dietary fat is an important macronutrient in the diet of all animals (24). A growing body of literature suggests that the amount (7) and type (6, 20, 48) of fat included in the diet have roles in the development of obesity and insulin resistance. Specifically, diets high in saturated fat promote obesity and insulin resistance in rodents (25, 40), whereas diets high in fish oil appear to prevent or attenuate the development of these diseases (53). n-3 Polyunsaturated fatty acids (n-3 PUFAs) present in fish oil are known to have numerous beneficial effects on health (9, 13, 51). These include improvement of endothelial function, anti-arrhythmic effects, reductions in platelet aggregation and serum triglyceride concentrations (10), and amelioration of pathological conditions such as inflammatory diseases (23) and hypertension (39). Diets containing high levels of n-3 PUFAs have been shown to reduce white adipose tissue (3, 42) and adipocyte size (42, 43) and to prevent non-insulin-dependent diabetes in rats (27, 28, 38, 53). Indeed, eicosapentaenoic acid (EPA) [20:5 (n-3)], one of the prominent n-3 PUFAs contained in fish oil, has been reported to be useful in preventing the onset of insulin resistance and diabetes in animal models of obesity and diabetes (32, 33, 38).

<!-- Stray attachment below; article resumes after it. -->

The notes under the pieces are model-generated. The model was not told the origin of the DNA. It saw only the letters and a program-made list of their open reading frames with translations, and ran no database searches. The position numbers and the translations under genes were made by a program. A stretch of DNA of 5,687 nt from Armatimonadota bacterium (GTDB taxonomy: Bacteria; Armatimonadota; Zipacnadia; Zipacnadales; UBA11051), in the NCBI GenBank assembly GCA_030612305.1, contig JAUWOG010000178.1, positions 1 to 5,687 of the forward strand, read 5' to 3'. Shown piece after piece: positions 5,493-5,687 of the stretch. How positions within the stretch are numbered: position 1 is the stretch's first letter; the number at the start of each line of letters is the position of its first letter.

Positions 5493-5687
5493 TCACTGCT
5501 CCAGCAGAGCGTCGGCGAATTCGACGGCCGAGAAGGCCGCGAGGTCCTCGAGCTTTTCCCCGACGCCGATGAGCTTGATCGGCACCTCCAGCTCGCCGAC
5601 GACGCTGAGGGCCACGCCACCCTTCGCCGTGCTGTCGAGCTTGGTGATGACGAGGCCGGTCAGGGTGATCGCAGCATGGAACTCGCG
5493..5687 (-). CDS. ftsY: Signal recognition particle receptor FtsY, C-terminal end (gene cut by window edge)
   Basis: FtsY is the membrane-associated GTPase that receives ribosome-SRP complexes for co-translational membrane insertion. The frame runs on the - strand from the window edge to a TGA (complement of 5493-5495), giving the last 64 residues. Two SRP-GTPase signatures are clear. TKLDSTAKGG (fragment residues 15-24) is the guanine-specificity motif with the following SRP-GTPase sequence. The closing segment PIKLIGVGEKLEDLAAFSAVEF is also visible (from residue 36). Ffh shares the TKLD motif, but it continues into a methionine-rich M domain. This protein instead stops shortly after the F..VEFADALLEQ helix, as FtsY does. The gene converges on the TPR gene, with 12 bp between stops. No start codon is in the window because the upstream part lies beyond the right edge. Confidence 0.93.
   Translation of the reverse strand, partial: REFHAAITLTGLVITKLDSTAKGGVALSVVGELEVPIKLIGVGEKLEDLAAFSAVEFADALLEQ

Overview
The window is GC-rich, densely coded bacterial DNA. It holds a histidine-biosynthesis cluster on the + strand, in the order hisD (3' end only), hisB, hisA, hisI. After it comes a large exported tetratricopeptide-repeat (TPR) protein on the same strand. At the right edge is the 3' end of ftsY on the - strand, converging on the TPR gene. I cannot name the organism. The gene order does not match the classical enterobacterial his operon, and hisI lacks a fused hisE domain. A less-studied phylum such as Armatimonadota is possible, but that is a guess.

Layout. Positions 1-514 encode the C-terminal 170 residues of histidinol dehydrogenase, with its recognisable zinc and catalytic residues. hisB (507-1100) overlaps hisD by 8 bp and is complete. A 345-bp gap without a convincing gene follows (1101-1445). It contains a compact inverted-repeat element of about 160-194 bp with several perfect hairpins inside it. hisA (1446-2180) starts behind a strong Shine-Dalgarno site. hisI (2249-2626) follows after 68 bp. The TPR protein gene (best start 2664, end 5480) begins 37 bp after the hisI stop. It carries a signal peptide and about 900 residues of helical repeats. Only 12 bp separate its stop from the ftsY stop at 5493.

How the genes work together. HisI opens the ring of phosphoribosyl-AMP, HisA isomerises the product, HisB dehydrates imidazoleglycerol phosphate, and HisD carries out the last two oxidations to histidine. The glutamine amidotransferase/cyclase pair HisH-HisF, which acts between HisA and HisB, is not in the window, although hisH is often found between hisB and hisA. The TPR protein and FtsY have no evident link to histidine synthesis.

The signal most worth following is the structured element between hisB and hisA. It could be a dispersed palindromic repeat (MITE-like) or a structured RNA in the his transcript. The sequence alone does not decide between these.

The results of several studies support the hypothesis that alterations in the insulin sensitivity and metabolic activity of adipocytes have critical roles in the development of insulin resistance and type 2 diabetes in rodents (4).
Leptin is a hormone primarily secreted by white adipose tissue, which has been implicated in the regulation of food intake, energy expenditure, body fat stores, and insulin signaling (16, 44). Circulating leptin concentrations are correlated with adiposity in humans (14, 17) and animals (1); however, these are also altered independently of changes of body adiposity by fasting and refeeding (15). Numerous studies indicate that leptin production is increased by insulin (2, 56) and therefore is modulated by insulin responses to meals and dietary macronutrient composition (16, 19, 54). The effect of insulin to increase leptin expression and secretion (34) and the transcriptional activity of the leptin promoter (31) are mediated by insulin’s effects to increase adipocyte glucose utilization. Furthermore, insulin shifts glucose metabolism from anaerobic metabolism to lactate to mitochondrial oxidation, and this effect may contribute to insulin-mediated leptin production, since anaerobic glucose metabolism does not increase leptin secretion (35).